YANA book coverDear Beautiful Mother,

I am so sorry for the loss of your sweet baby. I know that the pain and grief and numbness and confusion you are feeling now seem unbearable and massive. Babies aren’t supposed to die. Yet here you are. Here we both are, for I like you, had to say goodbye far far far too soon.

I know there are no words I can say to fix this or take away your pain. I can’t wake you up from this terrible nightmare. I can’t fill your empty and aching arms. I can’t bring back your precious baby.

But I can say this: You did nothing wrong. You loved your baby and cared for them as fiercely and fully as any mother – and you are a mother, now and always. If anything in this world could overcome death, it would be the deep and powerful love of a parent for their child. You are the fiercest of warrior mamas, carrying love and grief in your very bones through life without your precious child.

You are not alone. There are many of us who are walking this journey of loss. When you are ready, we are here waiting to wrap you in love. We can’t bring them back to you any more than we could have brought our own babies back. We can, however, speak their name with you, remember their lives, honor your deep mother love, and stand with you as we hold each other up.

Big Hugs + So Much Love,

Mama to Grace and Lily

It’s here! You Are Not Alone: Love Letters from Loss Mom to Loss Mom is now available in print and ebook format!! A special book for grieving mamas from other grieving mamas who get it. You are not alone – we are with you. 

Dear DoctorsDear Doctors of the World,

Let’s talk about miscarriage, stillbirth, and the loss of children, shall we?

I know it’s not a popular, feel-good topic, but let’s face it – if you work with women of childbearing age or post-childbearing ages, it’s going to come up. And, quite frankly, the lack of wanting to talk about this topic is causing some of you to be callous and insensitive during what, for you, seem like simple and routine medical questions.

Let’s take my most recent doctor visit for example. We’ll call this doctor, Dr. D. Here’s how the routine questions went:

Dr. D: Have you had any pregnancies?

Me: Two.

Dr. D: How many children?

Me: None living.

Dr. D: Terminated?

Me: No. I had a daughter who was stillborn at 21 weeks and another who was miscarried at 10 weeks.

Dr. D: Silence. Then moved on to the next question without comment.

Hold up a minute. Seriously? How exactly is it that the only scenario that you can come up with when I disclose I have had pregnancies but no living children is that I have had abortions? That’s fucked, Dr. D.

Don’t get me wrong – I have nothing against abortion. For many, many reasons, abortion may be the best or only option and I absolutely and completely believe in women’s right to make this choice.

What I can’t believe is that the only explanation you could think of, Dr. D, for pregnancies that didn’t result in living children is that the mother choose to terminate those pregnancies.

Really? In all your years of medical training and practice, you’ve never heard of miscarriage and stillbirth? Or even the possibility that my children were born health and alive but died due to other circumstances later? Or that I gave him/her up for adoption? If a pregnancy doesn’t end in a living child, for you that means abortion?

So, not only is that fucked, it’s just plain ignorance and poor medical practice. I’m not even going to get into the lack of acknowledgement of my experience or the loss of my children.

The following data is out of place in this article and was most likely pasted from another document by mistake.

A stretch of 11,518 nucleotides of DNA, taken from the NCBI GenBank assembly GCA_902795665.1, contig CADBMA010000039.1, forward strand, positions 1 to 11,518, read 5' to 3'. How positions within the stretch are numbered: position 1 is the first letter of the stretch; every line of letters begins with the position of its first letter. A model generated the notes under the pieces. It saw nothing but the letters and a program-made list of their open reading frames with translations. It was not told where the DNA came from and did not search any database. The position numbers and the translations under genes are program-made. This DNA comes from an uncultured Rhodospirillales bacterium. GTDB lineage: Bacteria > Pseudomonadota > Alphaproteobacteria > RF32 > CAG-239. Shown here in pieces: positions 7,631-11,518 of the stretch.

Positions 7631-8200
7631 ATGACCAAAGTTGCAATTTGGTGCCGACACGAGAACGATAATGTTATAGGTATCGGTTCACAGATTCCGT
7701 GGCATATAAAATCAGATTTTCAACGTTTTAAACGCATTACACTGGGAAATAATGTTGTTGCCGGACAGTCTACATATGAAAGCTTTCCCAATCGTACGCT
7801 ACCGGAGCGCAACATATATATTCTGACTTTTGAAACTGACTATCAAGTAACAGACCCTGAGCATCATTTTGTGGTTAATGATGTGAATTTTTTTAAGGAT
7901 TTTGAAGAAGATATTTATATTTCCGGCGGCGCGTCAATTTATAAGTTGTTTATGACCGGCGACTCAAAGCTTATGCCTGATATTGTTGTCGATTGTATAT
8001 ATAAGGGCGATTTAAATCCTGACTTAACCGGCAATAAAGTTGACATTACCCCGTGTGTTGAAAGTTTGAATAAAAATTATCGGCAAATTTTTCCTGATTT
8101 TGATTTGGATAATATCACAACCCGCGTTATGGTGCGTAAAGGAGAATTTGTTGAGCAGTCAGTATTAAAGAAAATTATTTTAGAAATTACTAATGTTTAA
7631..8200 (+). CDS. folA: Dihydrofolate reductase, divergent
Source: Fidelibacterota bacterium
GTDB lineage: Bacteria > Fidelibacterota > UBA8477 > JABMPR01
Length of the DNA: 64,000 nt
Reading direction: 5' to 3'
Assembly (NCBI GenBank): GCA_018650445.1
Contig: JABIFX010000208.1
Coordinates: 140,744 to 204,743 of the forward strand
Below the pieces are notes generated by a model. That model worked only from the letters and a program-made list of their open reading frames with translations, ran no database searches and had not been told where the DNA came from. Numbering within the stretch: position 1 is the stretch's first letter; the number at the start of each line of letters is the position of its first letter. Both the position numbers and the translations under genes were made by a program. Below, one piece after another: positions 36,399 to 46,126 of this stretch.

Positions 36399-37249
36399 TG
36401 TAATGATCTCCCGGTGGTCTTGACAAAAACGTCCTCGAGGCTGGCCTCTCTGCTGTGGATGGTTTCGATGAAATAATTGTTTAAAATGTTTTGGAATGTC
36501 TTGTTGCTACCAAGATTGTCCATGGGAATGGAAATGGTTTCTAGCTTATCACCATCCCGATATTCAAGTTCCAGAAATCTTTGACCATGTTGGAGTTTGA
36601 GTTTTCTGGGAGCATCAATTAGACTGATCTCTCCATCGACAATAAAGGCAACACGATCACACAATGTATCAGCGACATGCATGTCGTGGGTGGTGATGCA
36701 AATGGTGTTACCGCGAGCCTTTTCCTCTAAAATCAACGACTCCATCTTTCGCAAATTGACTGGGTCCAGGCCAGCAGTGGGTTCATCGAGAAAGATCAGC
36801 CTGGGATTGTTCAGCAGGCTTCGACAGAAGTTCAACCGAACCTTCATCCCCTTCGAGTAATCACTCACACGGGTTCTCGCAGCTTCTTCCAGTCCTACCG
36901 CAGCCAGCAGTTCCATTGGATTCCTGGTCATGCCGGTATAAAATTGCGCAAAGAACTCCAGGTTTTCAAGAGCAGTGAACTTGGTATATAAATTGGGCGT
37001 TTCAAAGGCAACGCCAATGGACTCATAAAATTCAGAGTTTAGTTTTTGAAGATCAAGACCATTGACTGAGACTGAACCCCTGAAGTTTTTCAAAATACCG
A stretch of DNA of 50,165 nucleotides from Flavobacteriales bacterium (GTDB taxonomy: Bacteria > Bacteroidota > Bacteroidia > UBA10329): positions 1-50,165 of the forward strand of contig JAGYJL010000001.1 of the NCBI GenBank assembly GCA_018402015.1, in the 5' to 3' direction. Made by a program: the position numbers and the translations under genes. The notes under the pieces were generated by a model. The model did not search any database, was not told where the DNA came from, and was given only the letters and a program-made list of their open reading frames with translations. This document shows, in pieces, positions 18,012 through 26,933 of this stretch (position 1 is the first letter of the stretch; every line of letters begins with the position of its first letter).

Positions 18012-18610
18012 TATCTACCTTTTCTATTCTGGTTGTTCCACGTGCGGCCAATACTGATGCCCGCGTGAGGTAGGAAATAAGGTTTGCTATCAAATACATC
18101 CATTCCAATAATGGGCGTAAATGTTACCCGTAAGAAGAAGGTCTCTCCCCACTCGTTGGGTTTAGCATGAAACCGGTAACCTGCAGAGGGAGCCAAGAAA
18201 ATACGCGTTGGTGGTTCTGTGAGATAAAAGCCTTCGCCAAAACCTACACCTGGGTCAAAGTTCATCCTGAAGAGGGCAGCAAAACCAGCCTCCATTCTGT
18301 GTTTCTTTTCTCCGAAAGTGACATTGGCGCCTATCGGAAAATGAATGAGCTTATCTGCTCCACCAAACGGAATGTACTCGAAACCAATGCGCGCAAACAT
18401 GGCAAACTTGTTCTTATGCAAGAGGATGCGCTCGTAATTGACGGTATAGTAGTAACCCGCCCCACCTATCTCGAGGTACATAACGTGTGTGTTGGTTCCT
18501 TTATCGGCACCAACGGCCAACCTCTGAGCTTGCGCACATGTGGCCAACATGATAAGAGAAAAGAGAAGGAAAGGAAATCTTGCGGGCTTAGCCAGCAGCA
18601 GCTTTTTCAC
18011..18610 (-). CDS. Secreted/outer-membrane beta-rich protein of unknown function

Let me show you how that conversation could have gone:

Dr. D: Have you had any pregnancies?

Me: Two.

Dr. D: How many children?

Me: None living.

Dr. D: Can you tell me what happened?

Me: I had a daughter who was stillborn at 21 weeks and another who was miscarried at 10 weeks.

Dr. D: I’m so sorry. What were their names?

Me: Grace and Lily.

Dr. D: Have you had any medical complications or concerns related to Grace or Lily’s deaths?

And the routine medical questions continue…

See, Dr. D, a little basic compassion and a few seconds of addition conversation would have gone a LONG way toward building a trusting relationship with you and for my trust in your abilities as my doctor. As it is, for this and other reasons, I’ll never step foot in your office again. Nor will I recommend you to anyone else. If fact, I’ll be telling anyone who might ask to steer far and clear from walking through your doors.

And I wish, I really wish, Dr. D, I could say you are the only doctor to fuck up that line of routine questioning. Unfortunately, it’s all too common of an occurrence.

There are a few doctors out there that get this right, like my amazing primary care doctor whose routine questioning pretty much played out like the second example above. But there are far too many like you who blunder forward with assumptions, insensitivity, and ignorance.

Miscarriage, stillbirth, and child death do happen. As someone wanting to provide my medical care, you should probably be aware of that.

A fierce and loving mother without her children

holiday griefYou’re about to see a grief counselor get very personal about grief.

Because it’s the holiday season and there’s nothing I have a love-hate relationship with more than the holidays.

On the one hand, I love the holidays. Thanksgiving is my favorite as I’m a gratitude fanatic. Plus, I have a lot of awesome memories of gathering with my mom’s side of the family and time with my grandparents, aunts and uncles, and cousins on Thanksgiving every year. I love Christmas as well – the festiveness, the twinkle lights, the smell of pine trees and general sense of celebration and connectedness.